Creating accrual systems involves engaging both current and new minority group patients (Research Citizens) and inviting key partners, such as community leaders, healthcare professionals, support and advocacy groups, non-profits, government entities, researchers, and funders to join the team. Our focus will be on testing and adjusting the intervention for each minority group, with a robust multimedia accrual campaign to raise awareness of men’s health at all levels, fostering an empowerment culture in each community.
The program evaluation is comprehensive, including weekly compliance reports and open-ended questions regarding culturally inappropriate programming. The six-month end-of-program evaluation covers quantitative assessment and incorporates open-ended questions and videotaped exit interviews for qualitative assessment. Extensive demographic and QOL data collected from each minority group will be compared with data from the 350+ men who completed the program in the current phase 4 trial.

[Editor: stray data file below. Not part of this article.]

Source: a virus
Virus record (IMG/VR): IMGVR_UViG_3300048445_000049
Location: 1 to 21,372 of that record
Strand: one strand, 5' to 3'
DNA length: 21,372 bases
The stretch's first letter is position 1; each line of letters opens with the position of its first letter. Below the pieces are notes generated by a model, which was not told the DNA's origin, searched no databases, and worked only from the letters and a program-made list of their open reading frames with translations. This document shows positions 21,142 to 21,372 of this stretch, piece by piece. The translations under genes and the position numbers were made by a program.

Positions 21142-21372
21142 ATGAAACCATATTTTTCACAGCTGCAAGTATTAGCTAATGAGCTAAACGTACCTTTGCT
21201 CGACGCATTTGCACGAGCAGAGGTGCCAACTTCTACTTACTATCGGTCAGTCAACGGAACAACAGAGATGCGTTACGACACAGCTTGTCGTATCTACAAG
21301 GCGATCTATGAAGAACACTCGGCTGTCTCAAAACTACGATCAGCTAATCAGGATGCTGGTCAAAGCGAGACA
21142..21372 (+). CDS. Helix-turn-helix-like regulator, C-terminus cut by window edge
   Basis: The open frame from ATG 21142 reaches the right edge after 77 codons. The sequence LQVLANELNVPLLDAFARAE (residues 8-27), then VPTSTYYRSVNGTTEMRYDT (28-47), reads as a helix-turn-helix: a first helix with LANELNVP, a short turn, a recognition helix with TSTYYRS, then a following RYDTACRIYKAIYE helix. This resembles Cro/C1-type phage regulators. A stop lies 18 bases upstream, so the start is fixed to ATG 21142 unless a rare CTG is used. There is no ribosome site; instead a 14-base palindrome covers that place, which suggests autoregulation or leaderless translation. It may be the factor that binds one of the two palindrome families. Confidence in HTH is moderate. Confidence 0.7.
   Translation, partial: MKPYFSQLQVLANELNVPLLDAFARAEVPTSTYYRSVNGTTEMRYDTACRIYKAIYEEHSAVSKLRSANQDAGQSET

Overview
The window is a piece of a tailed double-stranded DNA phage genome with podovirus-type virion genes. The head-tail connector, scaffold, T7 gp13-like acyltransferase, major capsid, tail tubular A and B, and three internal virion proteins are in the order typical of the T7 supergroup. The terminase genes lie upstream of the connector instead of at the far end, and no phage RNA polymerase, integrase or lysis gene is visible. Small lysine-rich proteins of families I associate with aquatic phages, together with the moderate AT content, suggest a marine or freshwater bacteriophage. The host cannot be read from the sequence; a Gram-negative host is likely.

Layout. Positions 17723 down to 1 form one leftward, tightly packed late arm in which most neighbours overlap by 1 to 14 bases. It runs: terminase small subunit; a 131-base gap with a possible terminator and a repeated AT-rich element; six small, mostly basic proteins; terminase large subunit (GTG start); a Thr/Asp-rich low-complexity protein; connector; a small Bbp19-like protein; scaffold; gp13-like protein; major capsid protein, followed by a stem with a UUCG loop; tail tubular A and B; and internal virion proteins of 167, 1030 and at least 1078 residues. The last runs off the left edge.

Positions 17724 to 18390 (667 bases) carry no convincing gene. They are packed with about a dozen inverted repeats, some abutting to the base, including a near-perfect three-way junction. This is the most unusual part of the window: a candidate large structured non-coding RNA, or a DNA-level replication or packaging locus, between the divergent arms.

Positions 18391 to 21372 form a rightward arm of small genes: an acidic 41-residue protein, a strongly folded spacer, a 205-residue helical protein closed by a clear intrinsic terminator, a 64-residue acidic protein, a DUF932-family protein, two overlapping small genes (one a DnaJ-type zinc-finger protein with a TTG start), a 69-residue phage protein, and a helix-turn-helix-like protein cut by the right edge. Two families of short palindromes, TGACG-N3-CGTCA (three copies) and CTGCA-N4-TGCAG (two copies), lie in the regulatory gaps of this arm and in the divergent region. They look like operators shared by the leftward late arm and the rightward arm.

The PC-PEP program addresses the critical need to enhance the health and quality of life for men diagnosed with prostate cancer in underserved communities, focusing on bridging existing gaps in care and support.
Goals & Objectives:
Overall Goal: The project aims to improve the short and long-term mental and physical health of men diagnosed with prostate cancer in underserved communities across Canada, empowering men in rural/remote Canada, the African/Caribbean–Canadian community, indigenous communities, and sexual-orientation minorities.
- Empowerment and Support: Empower men from underserved communities through the PC-PEP program, enhancing their mental and physical health.